Summertime Prep for Music Ed Majors

Collegiates: You snooze, you lose!

After a well-deserved break from your academics and other college or work deadlines, music-2674872_1920_kevinbismnow would be the perfect time to explore supplemental resources and get a “head-start” on additional pre-service training for next fall. These tips are especially valuable to anyone entering his/her senior or final year as a music education major, finely honing in and marketing your skills as a professional in order to be prepared for finding and succeeding at your first job.

Actually I hate to admit it, I enjoy assigning college students a little “homework!” But, most of this you can do from the comfort of your patio, beach blanket, swimming pool lounge chair, or couch in the game room. With the exception of “getting your feet wet” and diving into enriching music teaching field experiences and a summer workshop or two, all you need is a pencil to take notes and a device with access to the Internet.

There’s a lot to-do right now, and you only have the rest of July and August. Please try to “keep your eyes on the target” and squeeze in a few of these self-improvement plans around your vacation trips (seven lessons – see sections below) :

  1. Summer practicum
  2. Conferences
  3. Online research
  4. Skill gap-filling
  5. Ethics training
  6. Digital archiving
  7. Interview prep

 

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1. Are you really ever “on vacation” from music education?

Most veteran music educators would respond with “NEVER!” We maintain our professionalism by participating in workshops, reading teacher journals and online articles, perusing lesson materials and new music, practicing and advancing our personal musicianship, undergoing technology “tune-ups,” and focusing on other career development. This is a 12-month, even 7-day process, and academic breaks when they appear on our calendar allow us to “double-down” in areas we need the most help.

“Hands-on” training not only “fills-up your resume” with primary employment/volunteer sources, but more importantly, exposes you to realistic opportunities to expand your skills and knowledge of the “best practices” in music education and leadership training, while building techniques for handling student motivation and discipline best learned from “the school of hard knocks.”music-3090204_1920_brendageisse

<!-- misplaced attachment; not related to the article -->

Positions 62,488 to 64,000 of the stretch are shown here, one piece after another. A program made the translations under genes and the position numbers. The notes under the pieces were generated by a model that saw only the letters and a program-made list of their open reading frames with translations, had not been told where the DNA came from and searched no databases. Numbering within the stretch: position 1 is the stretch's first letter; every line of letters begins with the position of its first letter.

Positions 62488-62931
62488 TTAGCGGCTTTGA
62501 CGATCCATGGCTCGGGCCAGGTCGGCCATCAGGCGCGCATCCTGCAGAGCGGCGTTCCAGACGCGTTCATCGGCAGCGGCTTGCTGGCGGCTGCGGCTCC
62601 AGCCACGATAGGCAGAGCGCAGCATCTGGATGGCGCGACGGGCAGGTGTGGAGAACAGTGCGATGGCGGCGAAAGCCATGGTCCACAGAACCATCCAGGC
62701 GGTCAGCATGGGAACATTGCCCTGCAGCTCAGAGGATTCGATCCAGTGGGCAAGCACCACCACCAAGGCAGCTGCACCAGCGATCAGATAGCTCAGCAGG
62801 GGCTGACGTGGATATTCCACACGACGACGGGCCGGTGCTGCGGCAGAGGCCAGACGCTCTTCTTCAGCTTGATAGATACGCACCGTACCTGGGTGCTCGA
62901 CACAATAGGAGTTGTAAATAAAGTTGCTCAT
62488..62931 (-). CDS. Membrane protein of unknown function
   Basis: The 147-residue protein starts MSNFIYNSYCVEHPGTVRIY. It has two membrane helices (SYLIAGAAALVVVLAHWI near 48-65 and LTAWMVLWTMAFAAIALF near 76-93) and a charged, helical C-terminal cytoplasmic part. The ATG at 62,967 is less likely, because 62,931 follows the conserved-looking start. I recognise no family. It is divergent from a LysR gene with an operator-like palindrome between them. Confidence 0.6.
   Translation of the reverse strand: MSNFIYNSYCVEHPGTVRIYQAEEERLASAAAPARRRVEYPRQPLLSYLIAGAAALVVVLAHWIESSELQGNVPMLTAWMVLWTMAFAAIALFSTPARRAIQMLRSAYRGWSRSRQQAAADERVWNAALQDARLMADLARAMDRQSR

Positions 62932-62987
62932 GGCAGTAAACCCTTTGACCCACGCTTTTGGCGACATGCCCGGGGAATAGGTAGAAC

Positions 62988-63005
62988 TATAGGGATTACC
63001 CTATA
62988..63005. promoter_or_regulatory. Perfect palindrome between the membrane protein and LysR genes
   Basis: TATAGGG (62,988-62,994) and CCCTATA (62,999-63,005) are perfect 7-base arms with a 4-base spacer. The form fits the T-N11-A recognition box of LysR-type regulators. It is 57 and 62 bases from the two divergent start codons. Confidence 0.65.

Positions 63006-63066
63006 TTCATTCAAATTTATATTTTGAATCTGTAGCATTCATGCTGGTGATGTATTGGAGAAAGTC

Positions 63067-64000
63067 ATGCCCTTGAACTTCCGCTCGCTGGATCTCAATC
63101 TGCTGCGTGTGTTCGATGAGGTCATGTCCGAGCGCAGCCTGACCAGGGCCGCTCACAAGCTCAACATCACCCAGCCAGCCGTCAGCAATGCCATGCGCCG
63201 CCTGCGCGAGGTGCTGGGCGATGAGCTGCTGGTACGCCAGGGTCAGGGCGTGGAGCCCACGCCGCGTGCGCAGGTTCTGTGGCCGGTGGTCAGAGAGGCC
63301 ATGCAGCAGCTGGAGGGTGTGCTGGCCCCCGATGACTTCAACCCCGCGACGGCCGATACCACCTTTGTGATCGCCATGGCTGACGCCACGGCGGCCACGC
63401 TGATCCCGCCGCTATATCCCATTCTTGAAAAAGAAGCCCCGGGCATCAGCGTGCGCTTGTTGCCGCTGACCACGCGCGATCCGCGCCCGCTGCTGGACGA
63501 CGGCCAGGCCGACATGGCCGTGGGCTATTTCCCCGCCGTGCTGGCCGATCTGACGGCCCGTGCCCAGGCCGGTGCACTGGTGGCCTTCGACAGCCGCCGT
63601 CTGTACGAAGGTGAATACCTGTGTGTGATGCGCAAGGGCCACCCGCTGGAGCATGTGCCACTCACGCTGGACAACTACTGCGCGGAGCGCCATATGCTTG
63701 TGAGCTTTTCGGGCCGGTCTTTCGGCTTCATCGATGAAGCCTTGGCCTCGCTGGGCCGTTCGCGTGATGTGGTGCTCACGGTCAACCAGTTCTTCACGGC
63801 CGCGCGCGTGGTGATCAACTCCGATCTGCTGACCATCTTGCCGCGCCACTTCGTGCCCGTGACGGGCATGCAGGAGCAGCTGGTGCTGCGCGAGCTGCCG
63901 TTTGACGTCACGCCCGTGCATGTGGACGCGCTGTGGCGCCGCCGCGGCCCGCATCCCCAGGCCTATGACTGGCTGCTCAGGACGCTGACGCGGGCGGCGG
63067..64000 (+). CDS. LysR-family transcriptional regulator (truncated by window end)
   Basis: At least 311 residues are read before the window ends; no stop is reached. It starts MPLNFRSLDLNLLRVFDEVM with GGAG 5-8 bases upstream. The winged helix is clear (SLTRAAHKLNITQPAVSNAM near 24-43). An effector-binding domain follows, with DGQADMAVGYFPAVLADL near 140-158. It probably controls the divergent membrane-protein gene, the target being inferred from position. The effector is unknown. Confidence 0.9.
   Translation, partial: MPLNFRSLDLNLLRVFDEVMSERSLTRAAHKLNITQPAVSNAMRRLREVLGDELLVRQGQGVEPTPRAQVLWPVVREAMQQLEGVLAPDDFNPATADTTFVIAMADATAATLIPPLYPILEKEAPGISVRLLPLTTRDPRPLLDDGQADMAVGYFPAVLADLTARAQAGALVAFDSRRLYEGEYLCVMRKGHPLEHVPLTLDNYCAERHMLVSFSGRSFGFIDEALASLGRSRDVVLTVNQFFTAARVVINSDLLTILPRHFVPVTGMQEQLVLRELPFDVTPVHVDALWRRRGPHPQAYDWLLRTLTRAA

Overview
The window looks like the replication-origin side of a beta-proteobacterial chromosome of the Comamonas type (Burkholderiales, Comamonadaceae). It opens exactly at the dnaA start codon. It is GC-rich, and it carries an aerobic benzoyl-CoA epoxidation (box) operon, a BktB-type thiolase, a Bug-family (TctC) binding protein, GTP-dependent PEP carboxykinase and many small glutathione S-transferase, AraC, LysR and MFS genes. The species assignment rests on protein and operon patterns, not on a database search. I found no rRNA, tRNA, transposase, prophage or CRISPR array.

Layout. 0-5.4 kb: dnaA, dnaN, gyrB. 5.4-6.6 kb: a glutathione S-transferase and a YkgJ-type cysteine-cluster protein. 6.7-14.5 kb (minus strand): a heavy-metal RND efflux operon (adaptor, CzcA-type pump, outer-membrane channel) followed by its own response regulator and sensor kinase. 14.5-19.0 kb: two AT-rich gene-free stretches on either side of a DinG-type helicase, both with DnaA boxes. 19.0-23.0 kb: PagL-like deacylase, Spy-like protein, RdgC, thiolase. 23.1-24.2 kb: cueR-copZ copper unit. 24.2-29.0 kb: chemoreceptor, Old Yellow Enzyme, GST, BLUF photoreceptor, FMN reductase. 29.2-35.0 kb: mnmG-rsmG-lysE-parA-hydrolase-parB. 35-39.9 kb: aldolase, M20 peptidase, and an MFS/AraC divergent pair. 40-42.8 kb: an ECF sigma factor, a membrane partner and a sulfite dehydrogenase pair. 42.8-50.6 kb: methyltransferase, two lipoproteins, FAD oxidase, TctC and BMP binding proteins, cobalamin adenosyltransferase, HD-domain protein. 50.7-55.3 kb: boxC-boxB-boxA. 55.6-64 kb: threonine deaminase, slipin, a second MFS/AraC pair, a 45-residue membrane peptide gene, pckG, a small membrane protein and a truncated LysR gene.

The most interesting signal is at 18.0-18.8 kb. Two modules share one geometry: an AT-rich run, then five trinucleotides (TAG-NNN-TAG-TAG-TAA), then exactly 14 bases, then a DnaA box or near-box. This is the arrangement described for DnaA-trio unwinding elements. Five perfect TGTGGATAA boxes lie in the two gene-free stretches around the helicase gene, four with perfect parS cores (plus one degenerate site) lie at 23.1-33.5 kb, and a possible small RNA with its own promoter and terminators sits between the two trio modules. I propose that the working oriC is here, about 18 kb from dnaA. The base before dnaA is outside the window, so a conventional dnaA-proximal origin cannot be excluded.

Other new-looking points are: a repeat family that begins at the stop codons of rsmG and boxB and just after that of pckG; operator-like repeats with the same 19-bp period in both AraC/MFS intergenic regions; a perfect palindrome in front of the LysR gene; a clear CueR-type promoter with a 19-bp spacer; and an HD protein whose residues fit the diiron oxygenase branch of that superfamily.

These placements don’t always come “knocking at your door.” Go out and seek a little adventure! For leads, talk to your high school band, string, or choir director. Your purpose is to find something that allows you some contact with children… free (usually) or paid, in or outside the field of music and the arts. Here are a few ideas:

  • Coach summer band sectionals, field rehearsals, marching or dance practices, etc.
  • “Put up your shingle” and teach private or small class music lessons.
  • Offer to arrange music or or provide choreography for local school drum-lines, marching bands and/or auxiliary units, or theater groups.
  • Sing in a community or church choir, and offer to help accompany, vocal coach, or conduct.
  • Sign-up to assist in local youth ballet, modern dance, or drama programs.
  • Sing, play, or teach solo or chamber music for summer religion or music camps, childcare facilities, hospitals, or senior citizen centers.
  • Volunteer (in almost any capacity) at a preschool or daycare center.

 

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2. The tools of the trade – CONFERENCES!

Summer is a GREAT time to grow your network of valuable opportunities for future collaboration, do a little goal setting, and “push the envelope” with professional development of the “latest and greatest” and “state of the art” music and methods.  The primary source for professional development is the education conference. There still may be time for you to find one close to you, perhaps in conjunction with a little sightseeing or visits with friends and relatives in the same city, like the following:

Thanks to www.takeflyte.com/reasons-to-attend-conferences, we know that attending workshop sessions are “good for you!” Participating in a conference helps you to…

  • Sharpen the saw (sharpen your skills – Stephen Covey’s seventh habit of highly effective people)
  • Meet experts and influencers face-to-face
  • pmeaMix and mingle to improve your networking opportunities
  • Find new tools and innovations
  • Learn in a New Space
  • Break out of your comfort zone
  • Be exposed to new tips and tactics
  • Relearn classic techniques with greater focus
  • Share experiences with like-minded individuals
  • Discover the value of the serendipity in a random workshop
  • Invest in yourself
  • Have fun!

If you really need any additional rationale for spending the money, click on the blog-post “Getting the Most Out of Music Conferences” at https://majoringinmusic.com/music-conferences/.

Finally, believe-it-or-not, you can bring the conferences to YOU! For the annual $20 subscription fee, you can view NAfME Academy professional development videos on almost any topic you can imagine. Check out the NAfME library of webinars: https://nafme.org/community/elearning/.

 

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3a. A winning website

The aforementioned Majoring in Music website is an excellent place to visit. It is amazingly extensive. You should read these articles for your “final year of prep.”

 

3b. These “awesome” resources are brought to you by NAfME

Besides the broad-based music subject matter and specific teaching skills, here’s some valuable advice, including how to “run a music program” (first link). I hope I am not stating the obvious: You should become a member of this national association for the advancement of music education.

 

Amplify